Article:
The upside is that this 128 page book is chock full of all sorts of different stuff. Perhaps the best analogy would be a grab bag. With a grab bag you have the disadvantage that there is no coherency to what you’ve purchased, but you have two advantages as well: First, that you get a wide variety of stuff. Second, that you might just find a gem or two inside.


Chaos Principle is primarily described as an “Original Cinematic Adventure” (or OCA). This is a wordplay on “Original Video Animation” (or OVA), a term for anime which was designed to be sold direct-to-video. Typically an OVA is a stand-alone story, even if it uses characters from a series with a story arc (which, while being limited to Babylon 5 in this country, is fairly typical with Japanese anime).

So, as an OCA, Chaos Principle is designed to be an adventure book – describing a short campaign centered around the events of the Jovian Centennial celebration. I’ll be discussing that component of the book a little later on.

At a more basic level, however, the book is serving as a semi-update to 2213. An update because it provides details of events which happen between 2210 (when the core rulebook is set) and 2213, “semi” because it doesn’t do a very thorough job of it. Specifically: Information relating to the Jovian Confederation is given in great detail, while events elsewhere in the solar system are covered briefly if at all.

What you end up with is almost unusable except in the context of this single product. You know, for example, that General Thorsen (the Jovian commander responsible for the Odyssey) has escaped and then went to Venus to engage in some guerilla combat… but once Thorsen is outside the Confederation’s dominion suddenly you don’t know what happened next (specifically, what happened on Venus).

I understand the methodology behind this (this campaign is set in the Confederation, so you provide Confederation-related information), but it’s bad methodology. As I mentioned before, this book would have been much better off if it had been released two or three years from now – once we knew the Jovian Chronicles setting better and more support product had been provided. As it is, we’ve got this campaign out in 2213 (which you can run fairly effectively), but that’s all you have. I don’t know enough about the solar system of 2213 from this product in order to run a campaign there and, quite frankly, that time period is not going to be supported for some time to come yet (since now they need to backtrack and fill in all the holes in 2210).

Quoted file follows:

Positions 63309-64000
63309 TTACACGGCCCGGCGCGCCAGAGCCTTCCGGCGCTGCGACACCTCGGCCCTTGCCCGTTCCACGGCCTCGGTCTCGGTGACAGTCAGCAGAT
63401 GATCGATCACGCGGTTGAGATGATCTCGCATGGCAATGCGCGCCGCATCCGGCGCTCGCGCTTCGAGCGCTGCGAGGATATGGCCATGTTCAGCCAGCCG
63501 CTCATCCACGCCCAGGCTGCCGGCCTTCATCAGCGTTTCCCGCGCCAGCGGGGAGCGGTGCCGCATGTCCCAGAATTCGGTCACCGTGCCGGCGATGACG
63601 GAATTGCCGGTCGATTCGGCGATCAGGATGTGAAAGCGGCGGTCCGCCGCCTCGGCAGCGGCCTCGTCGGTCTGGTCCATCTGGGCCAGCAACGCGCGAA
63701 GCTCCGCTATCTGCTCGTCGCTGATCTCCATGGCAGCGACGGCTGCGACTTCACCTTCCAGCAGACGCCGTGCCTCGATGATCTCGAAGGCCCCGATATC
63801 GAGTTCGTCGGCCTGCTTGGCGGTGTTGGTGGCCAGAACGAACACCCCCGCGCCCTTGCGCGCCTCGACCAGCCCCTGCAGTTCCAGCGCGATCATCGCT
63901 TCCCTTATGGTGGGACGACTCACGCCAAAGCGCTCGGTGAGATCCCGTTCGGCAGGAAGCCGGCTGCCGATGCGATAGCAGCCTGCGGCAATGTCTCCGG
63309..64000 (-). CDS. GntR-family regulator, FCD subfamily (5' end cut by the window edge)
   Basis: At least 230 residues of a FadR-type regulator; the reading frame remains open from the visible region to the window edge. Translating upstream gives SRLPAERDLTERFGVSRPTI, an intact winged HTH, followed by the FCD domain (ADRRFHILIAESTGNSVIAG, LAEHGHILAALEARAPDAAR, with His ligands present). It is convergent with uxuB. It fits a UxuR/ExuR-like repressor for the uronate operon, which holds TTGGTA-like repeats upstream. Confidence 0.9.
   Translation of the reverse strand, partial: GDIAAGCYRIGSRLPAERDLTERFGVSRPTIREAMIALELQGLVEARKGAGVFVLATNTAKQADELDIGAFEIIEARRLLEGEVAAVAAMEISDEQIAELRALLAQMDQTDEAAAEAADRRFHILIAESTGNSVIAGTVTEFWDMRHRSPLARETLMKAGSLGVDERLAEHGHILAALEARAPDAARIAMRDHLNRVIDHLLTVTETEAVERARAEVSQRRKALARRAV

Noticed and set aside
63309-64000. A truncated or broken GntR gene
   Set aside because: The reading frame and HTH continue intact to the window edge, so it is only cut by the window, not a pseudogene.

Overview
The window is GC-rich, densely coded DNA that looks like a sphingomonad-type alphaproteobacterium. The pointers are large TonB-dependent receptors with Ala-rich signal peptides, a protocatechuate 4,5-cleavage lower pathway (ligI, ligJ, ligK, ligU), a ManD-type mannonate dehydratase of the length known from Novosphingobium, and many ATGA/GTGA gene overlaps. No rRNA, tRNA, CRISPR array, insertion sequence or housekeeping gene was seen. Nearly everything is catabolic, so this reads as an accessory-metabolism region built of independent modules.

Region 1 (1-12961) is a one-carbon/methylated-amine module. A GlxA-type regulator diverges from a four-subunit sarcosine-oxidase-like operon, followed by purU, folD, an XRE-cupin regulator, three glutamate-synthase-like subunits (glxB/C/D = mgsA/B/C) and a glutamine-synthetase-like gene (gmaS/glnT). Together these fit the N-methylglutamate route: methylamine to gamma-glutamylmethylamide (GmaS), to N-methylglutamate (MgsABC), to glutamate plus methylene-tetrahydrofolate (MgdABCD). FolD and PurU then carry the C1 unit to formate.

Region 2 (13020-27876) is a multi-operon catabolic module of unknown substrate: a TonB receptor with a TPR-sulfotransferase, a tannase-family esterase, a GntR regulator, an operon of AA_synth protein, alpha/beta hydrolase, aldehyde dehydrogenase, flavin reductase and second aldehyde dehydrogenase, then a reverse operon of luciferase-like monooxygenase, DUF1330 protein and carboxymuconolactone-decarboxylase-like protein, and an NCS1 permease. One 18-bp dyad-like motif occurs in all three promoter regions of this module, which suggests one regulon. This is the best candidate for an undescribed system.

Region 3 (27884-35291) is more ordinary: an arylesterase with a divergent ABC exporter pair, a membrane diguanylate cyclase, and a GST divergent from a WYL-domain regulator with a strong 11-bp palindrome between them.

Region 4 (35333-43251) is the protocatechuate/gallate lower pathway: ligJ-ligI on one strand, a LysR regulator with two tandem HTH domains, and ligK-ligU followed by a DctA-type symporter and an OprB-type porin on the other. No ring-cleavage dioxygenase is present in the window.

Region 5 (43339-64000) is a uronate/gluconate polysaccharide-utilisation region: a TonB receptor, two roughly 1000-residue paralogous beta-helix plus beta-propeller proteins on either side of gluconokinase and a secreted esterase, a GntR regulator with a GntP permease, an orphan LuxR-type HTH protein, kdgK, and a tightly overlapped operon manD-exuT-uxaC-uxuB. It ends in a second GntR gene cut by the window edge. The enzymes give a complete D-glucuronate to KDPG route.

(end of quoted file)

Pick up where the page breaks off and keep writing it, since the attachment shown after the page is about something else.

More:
Because there hasn’t been a Jovian Confederation sourcebook published yet, it’s not sufficient for Chaos Principle to simply provide an update – it’s going to have to provide you with some additional setting information in order to make the campaign playable.

My problem with this section is not its competency or its completeness. Wunji Lau does an excellent job of expanding our knowledge of the Confederation from the information found in the core rulebook. You get a societal overview, a look at some of the major colony cylinders, a little historical information, a look at some major organization, and an analysis of some major characters in the setting. All-in-all, an excellent resource – and anybody wanting to set a campaign in, around, or involving the Jovian Confederation should definitely pick up this book.

No, my problem is not competency. My problem is that someday the Pod is going to have to release a full-scale Jovian sourcebook. And when that happens it’s going to be exceptionally difficult to pull it off successfully. Why? Because you’re going to be in the unsavory position of making a tough choice: Do you duplicate the information found in Chaos Principle? Or do you attempt to present all-new information?

If you choose the former path, then you’ll have successfully produce a Jovian Confederation sourcebook which can stand on it’s own. You’ll be able to pick up that book, just as you should, and have the rock-solid foundation you need to run a Confederation campaign. But there are two problems. First, those of us who already own Chaos Principle will be buying repetitious material. Second, those who don’t already own Chaos Principle (they’re new to the line, for example), will end up with repetitious material when/if they do buy it. Either way, you’re lowering the overall informational value of the two products.

On the other hand, if you present all-new information in this hypothetical Jovian Confederation sourcebook, you have now created a dependency relationship between the two products. Now, in order to have a complete foundation for a Confederation campaign, you’re going to have to own both this sourcebook and Chaos Principle. You’d end up hurting the primary sourcebook by making it rely upon a secondary supplement.

Once again, these problems are created by the fact that the book is two or three years too early. If the book had been produced at some point after the release of a Confederation sourcebook than the writer could have simply assumed it as a prerequisite (and, therefore, sufficed himself with a simple update to the material found in it). Heck, with the extra space he could have then gone on to provide the additional update material in order to make any 2213 campaign feasible with the purchase of this book (see how it all hooks together?).